At the core of the law is the empowerment of private citizens to bring lawsuits against people who assist someone in getting an abortion after the state’s six-week window. It also provides monetary rewards of up to $ 10,000
for those who bring the suits.
People really don’t like either of those provisions, according to new national polling from Monmouth University
Fully 70% of Americans disagree with the idea of allowing private citizens to bring lawsuits against abortion providers. That numbers includes 9 in 10 Democrats, yes, but also more than 4 in 10 Republicans.
Opposition to paying off these complainants is even higher in the poll, with 81% disapproving of the idea — including 2 in 3 (67%) of self-identified Republicans.
Those sorts of overwhelming majorities — particularly on an issue as divisive as abortion rights — are essentially unheard of, but speak to a bipartisan sense in the public that Texas Republicans went too far.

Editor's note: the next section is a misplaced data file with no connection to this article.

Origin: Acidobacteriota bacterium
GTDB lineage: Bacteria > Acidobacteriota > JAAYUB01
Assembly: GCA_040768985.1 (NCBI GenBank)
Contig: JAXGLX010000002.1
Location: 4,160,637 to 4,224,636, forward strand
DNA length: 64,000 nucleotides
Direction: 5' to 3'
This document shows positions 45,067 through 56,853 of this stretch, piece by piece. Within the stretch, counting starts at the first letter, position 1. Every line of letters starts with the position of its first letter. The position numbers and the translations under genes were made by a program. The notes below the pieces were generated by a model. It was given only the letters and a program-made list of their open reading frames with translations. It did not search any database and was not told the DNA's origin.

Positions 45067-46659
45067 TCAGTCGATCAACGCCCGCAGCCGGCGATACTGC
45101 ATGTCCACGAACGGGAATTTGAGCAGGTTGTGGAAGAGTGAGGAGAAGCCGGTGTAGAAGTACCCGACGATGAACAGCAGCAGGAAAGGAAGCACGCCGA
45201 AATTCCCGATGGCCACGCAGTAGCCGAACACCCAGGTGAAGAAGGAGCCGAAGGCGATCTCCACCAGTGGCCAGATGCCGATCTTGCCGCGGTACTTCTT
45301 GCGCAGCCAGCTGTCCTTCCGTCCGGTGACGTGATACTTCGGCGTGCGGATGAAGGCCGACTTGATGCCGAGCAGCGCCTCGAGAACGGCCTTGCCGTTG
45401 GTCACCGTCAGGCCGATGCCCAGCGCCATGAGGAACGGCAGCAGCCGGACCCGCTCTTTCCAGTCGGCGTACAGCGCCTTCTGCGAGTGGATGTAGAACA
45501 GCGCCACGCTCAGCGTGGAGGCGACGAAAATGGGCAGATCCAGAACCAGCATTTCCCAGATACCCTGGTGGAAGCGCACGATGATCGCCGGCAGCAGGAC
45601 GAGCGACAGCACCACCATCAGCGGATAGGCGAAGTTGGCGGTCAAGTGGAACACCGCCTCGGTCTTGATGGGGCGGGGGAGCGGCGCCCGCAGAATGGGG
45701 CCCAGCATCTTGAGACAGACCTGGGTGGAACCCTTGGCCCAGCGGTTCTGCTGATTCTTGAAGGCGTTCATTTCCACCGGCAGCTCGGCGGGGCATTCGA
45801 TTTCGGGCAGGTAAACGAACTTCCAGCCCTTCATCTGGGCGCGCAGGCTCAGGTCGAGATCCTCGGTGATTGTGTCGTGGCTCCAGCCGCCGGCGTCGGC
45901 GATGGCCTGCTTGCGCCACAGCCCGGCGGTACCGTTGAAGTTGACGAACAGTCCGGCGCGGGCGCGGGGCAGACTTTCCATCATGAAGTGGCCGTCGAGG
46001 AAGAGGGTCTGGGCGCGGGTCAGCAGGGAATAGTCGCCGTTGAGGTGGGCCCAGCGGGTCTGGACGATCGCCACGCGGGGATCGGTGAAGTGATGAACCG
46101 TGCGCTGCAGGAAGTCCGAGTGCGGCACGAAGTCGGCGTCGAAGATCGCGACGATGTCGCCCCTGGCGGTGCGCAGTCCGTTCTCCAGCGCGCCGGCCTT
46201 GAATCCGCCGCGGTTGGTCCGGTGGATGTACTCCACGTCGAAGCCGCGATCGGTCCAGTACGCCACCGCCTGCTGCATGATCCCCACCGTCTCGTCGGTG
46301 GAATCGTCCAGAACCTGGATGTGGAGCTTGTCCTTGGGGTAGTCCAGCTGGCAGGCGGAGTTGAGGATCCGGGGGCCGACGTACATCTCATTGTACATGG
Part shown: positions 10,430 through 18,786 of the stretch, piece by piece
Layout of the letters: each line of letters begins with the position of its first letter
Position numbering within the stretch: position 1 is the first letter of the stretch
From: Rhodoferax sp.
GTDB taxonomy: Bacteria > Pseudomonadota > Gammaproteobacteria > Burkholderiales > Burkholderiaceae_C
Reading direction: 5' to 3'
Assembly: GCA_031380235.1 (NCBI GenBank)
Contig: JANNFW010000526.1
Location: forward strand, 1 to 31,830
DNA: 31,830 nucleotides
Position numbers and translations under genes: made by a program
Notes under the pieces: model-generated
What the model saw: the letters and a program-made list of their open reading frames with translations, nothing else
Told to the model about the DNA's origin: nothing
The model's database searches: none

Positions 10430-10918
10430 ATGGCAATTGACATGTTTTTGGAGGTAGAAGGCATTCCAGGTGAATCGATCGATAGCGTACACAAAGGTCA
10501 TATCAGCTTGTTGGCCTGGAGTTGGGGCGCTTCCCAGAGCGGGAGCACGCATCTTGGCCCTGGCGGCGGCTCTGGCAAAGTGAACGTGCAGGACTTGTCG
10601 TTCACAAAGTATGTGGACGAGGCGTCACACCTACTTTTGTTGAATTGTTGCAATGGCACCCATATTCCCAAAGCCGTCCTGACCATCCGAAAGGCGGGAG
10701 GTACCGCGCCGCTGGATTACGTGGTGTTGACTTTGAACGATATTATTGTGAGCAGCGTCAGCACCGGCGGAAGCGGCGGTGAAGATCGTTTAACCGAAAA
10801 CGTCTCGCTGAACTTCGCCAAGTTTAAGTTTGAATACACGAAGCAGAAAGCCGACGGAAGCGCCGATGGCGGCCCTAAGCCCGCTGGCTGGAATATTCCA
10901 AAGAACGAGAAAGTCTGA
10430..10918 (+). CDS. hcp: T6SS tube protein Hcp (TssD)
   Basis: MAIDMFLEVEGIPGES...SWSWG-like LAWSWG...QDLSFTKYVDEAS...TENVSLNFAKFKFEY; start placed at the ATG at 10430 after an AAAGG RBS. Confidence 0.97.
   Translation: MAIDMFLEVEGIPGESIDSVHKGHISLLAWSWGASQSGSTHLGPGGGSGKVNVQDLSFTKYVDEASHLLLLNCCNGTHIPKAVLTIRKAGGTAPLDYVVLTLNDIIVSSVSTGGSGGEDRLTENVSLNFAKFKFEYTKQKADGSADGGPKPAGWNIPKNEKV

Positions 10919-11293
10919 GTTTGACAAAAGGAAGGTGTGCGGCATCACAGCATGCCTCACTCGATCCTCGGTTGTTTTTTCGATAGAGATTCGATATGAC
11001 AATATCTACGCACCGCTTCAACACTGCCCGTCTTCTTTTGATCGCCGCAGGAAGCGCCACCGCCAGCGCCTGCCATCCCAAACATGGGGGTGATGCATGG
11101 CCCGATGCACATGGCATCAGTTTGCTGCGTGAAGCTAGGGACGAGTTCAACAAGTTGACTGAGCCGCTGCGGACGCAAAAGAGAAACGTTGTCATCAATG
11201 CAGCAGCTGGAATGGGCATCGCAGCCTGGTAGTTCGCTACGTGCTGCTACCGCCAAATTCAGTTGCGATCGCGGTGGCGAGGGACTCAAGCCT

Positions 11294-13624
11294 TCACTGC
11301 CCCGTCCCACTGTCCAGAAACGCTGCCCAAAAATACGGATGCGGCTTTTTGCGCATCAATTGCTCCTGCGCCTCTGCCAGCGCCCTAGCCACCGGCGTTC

Remarkably, in spite of those numbers, at least seven other Republican-controlled states
have expressed interest in following Texas’ lead on its abortion law.
And in Missouri, a federal judge is expected to rule on Tuesday
as to whether a 2019 law that effectively bans abortion after eight weeks can begin to be implemented.
The Point: At minimum, the Texas law will serve as a base-motivating tool for Democrats who are in search of energy in advance of the critical 2022 midterms. At most, the law — and other potential copycats around the country — could jeopardize the GOP’s ability to win over swing voters.